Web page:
Winter is coming: Can homeowners withstand another polar vortex this year?
It's that time of year again. The days get shorter, nights get longer, and the air gets chilly. For homeowners, this means it's time to prep your property for the winter. From strong winds that loosen your shingles to frozen pipes that burst, the cold season can wreak havoc on your property — especially if you live in one of the states with the highest winter weather risk.
Finding where winter hits the country hardest
To find the states with the most expected winter weather risk this season, MoneyGeek analyzed expected property damage from winter weather overall and per capita using FEMA's National Risk Index. MoneyGeek also broke down the percentage of expected damage from ice storms, cold waves and winter weather to help property owners identify the best homeowners insurance policy for their needs.
States expected to have highest costs from winter weather damage (2022–2023)
Using data from FEMA's National Risk Index, MoneyGeek developed predictions for winter weather-related property damage this year. This analysis identified that are expected to have the highest property damage costs per capita this winter.
While North Dakotans will each pay about $23 to cover winter storm damages in winter 2022–2023, the cost for Arkansas and Oklahoma residents will be approximately $14 per person. However, it's important to note that Oklahoma's total expected property damage cost is over $53.8 million and Arkansas' is north of $41.9 million, while North Dakota's is about $15.5 million. Therefore, the difference in the per capita average also reflects population size.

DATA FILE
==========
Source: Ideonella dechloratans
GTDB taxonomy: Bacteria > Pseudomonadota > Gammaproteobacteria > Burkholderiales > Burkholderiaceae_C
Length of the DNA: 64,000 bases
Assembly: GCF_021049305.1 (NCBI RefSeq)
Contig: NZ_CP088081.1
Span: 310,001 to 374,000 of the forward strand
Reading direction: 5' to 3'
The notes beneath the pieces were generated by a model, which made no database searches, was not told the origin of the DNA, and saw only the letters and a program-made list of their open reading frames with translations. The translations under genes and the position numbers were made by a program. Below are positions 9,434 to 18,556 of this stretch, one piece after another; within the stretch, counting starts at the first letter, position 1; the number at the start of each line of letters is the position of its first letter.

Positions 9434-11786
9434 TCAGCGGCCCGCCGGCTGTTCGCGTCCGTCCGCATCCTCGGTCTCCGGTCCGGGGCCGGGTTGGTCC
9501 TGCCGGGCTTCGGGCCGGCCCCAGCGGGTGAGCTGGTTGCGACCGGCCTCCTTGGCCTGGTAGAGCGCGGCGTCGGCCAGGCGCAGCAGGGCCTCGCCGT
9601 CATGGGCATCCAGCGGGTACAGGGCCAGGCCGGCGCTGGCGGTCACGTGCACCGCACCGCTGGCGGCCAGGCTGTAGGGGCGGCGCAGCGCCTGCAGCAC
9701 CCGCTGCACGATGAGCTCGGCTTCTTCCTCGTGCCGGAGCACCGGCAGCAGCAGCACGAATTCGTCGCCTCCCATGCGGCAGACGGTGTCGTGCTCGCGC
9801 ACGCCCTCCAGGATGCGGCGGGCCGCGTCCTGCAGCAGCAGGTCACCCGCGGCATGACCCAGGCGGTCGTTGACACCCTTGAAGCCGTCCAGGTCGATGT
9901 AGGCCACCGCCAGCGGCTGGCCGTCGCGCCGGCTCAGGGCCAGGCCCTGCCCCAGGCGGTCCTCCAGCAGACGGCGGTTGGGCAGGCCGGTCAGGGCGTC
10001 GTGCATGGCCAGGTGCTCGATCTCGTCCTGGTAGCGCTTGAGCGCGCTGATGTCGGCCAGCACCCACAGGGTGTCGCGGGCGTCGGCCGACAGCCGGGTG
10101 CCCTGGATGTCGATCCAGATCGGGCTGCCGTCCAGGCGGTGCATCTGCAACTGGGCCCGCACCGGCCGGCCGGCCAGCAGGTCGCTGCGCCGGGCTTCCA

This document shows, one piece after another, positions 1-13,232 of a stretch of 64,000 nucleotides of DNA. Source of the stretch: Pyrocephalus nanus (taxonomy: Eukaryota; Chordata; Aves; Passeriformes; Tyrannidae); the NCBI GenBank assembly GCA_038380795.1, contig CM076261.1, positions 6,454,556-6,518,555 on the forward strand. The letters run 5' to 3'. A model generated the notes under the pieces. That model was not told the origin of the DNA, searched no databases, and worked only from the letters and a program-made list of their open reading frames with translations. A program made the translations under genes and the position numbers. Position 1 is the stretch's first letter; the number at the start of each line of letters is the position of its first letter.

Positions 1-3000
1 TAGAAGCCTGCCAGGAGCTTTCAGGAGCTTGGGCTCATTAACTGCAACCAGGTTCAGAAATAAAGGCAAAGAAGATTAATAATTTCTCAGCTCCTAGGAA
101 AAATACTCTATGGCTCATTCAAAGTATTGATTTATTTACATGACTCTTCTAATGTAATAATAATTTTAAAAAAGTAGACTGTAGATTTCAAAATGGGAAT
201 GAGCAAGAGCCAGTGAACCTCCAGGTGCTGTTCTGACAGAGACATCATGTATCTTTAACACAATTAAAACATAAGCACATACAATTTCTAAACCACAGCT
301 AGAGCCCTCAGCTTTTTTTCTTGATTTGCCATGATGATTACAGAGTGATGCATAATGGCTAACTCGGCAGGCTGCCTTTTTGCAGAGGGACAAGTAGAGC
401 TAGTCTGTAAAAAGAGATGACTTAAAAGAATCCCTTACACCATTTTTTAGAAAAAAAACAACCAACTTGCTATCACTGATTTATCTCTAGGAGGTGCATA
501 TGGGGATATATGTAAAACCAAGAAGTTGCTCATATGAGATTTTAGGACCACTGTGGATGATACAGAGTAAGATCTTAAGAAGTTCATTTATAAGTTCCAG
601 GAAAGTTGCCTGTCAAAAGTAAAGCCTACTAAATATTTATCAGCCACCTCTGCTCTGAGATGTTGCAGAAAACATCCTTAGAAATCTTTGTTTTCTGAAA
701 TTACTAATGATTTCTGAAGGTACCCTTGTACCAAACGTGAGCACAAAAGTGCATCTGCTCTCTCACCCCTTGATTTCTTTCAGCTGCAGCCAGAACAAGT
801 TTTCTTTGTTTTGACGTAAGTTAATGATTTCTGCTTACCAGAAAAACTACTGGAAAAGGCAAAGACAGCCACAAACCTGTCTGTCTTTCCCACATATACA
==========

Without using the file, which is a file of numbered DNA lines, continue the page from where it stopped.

According to MoneyGeek's study, Nebraska and South Dakota will be the fourth and fifth most expensive states in terms of per capita winter storm damage. Homeowners here will pay just under $9 per person to cover seasonal repairs.
Below, you can find a description of winter weather conditions for the top five states on this list to offer readers a better understanding of possible winter storm damage and seasonal risks, followed by a list of the 10 states with the most expected winter storm damage this season.
5 worst states for winter weather damage
1. North Dakota
- $23 total expected property damage costs per capita
- $15.5 million total expected property damage costs
Winter weather in North Dakota usually lasts from November through March and can be accompanied by strong winds that create blizzard conditions. Temperatures fall below 0 degrees Fahrenheit for 40 to 70 days on average, increasing risks to the home, including freezing and bursting water pipes.
- $14.36 total expected property damage costs per capita
- $41.9 million total expected property damage costs